This Blog is also available as an RSS Feed

Travel

Explore Morocco's Blue City

Located on the slopes of Morocco's Jebel Ech Chaouen – the two-horned mountain – Chefchaouen is referred to alternatively as the 'Holy City', due to its many religious buildings, or the 'Blue City', being a reference to the blue-tinged whitewashed houses with their blue doors and shutters lining a network of cobblestoned alleyways. The town was established in the 15th century as a stronghold to defend this part of the Moroccan coastline against invasion by the Portuguese. Today it is a charming destination well worth exploring as an alternative to the city-style hustle and bustle of Marrakech, Casablanca and Fez.

The town's circular-shaped Mohammed V square features ceramic and wrought iron benches, a colorful flower garden, laurel roses and orange trees – the perfect place to relax. On Monday and Thursday mornings there is a market place on the Chari Al Khattabi Avenue where merchants sell spices, fabrics, crafts and more. With its narrow streets and beautifully kept houses, many with brightly colored flowers on their patios and in window-boxes, the Chefchaouen medina is interesting to stroll through, as is the merchants' quarter. Shopping at the town's little bazars, visitors will come across a host of locally made crafts, with leatherwork being one of the crafts Chefchaouen is well-known for.

A covered passageway off Avenue Hassan II leads to the historic Kasbah with its café's, shops and vendors offering traditional Moroccan food and snacks, along with endless cups of sweet mint tea. Upon climbing to the top of the Kasbah's tower, visitors will be rewarded with a spectacular view of the medina. The building houses the Andalusian Museum and has a dungeon that once served as a prison, with one of its more famous occupants being the Riffian Amazigh leader Abd al-Karim al-Khattabi in 1926. The museum collection includes displays of local costumes with intricate embroidery, musical instruments, weapons, pottery and wooden caskets. Alongside the Kasbah is the 15th century Grand Mosque, with an old caravanserai across the road housing a restaurant.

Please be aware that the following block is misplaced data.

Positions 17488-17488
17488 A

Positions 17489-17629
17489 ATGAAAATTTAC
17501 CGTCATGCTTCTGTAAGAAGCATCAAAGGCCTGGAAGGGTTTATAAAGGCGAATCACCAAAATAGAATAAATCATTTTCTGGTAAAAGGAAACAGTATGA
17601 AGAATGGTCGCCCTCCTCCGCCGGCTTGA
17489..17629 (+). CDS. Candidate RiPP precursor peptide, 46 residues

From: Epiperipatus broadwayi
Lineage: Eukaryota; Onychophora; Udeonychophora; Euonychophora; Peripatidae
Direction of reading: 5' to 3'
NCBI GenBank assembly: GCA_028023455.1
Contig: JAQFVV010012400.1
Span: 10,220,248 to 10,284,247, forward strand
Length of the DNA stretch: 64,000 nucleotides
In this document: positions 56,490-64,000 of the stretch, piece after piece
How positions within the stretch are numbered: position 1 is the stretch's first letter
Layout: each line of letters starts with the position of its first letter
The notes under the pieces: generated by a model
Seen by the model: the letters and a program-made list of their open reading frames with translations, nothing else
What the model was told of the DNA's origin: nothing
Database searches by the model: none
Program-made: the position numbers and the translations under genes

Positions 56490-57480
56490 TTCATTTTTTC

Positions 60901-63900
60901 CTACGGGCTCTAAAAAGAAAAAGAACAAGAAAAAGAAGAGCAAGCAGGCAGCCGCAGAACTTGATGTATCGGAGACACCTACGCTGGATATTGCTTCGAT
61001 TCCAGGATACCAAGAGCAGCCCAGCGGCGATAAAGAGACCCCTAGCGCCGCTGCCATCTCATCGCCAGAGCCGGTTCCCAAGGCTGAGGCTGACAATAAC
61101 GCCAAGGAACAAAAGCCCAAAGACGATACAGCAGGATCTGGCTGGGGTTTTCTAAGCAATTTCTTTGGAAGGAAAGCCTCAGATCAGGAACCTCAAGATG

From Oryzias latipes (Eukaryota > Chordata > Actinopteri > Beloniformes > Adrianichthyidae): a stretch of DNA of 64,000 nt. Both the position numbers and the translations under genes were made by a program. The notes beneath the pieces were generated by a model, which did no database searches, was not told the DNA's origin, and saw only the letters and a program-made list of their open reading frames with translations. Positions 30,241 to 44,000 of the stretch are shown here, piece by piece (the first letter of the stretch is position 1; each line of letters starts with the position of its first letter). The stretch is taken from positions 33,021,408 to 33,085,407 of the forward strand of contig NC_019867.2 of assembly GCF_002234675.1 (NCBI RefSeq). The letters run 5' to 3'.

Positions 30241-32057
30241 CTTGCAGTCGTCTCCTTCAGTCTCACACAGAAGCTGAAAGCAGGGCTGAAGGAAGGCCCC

There are a number of walking trails around Chefchaouen for nature enthusiasts, with the trail to the Pont de Dieu and the Laou Valley being a popular option, as well as the Talassemtane forest with its cedar, oak and pine trees. Certainly this picturesque town in Morocco has much to offer.

 

 





Combine Flights?













New Business Users, read more and join on the Business Affiliates page.

New Individual Users, join on the Forum Users Registration page.

Latest Travel Articles

Wind-Power as a Renewable Energy Resource in Morocco

With almost 94 percent of its energy requirements being imported, Morocco has for some years now... read more

5 Helpful Tips When Exploring Marrakech

If you’re seeking a unique and intriguing holiday destination that’s free of all subtlety an... read more

Explore the Spectacular Ameln Valley

Travelers who enjoy off-the-beaten-track destinations will find the Ameln Valley in Morocco an a... read more

Solar Energy Production Progresses in Morocco

In support of Morocco's ongoing efforts to develop its renewable energy resources and reduce its... read more

Visiting the 'Gateway to the Sahara'

Located in Guelmim-Es Semara region of southern Morocco, Guelmim is both the region's largest ci... read more

More Articles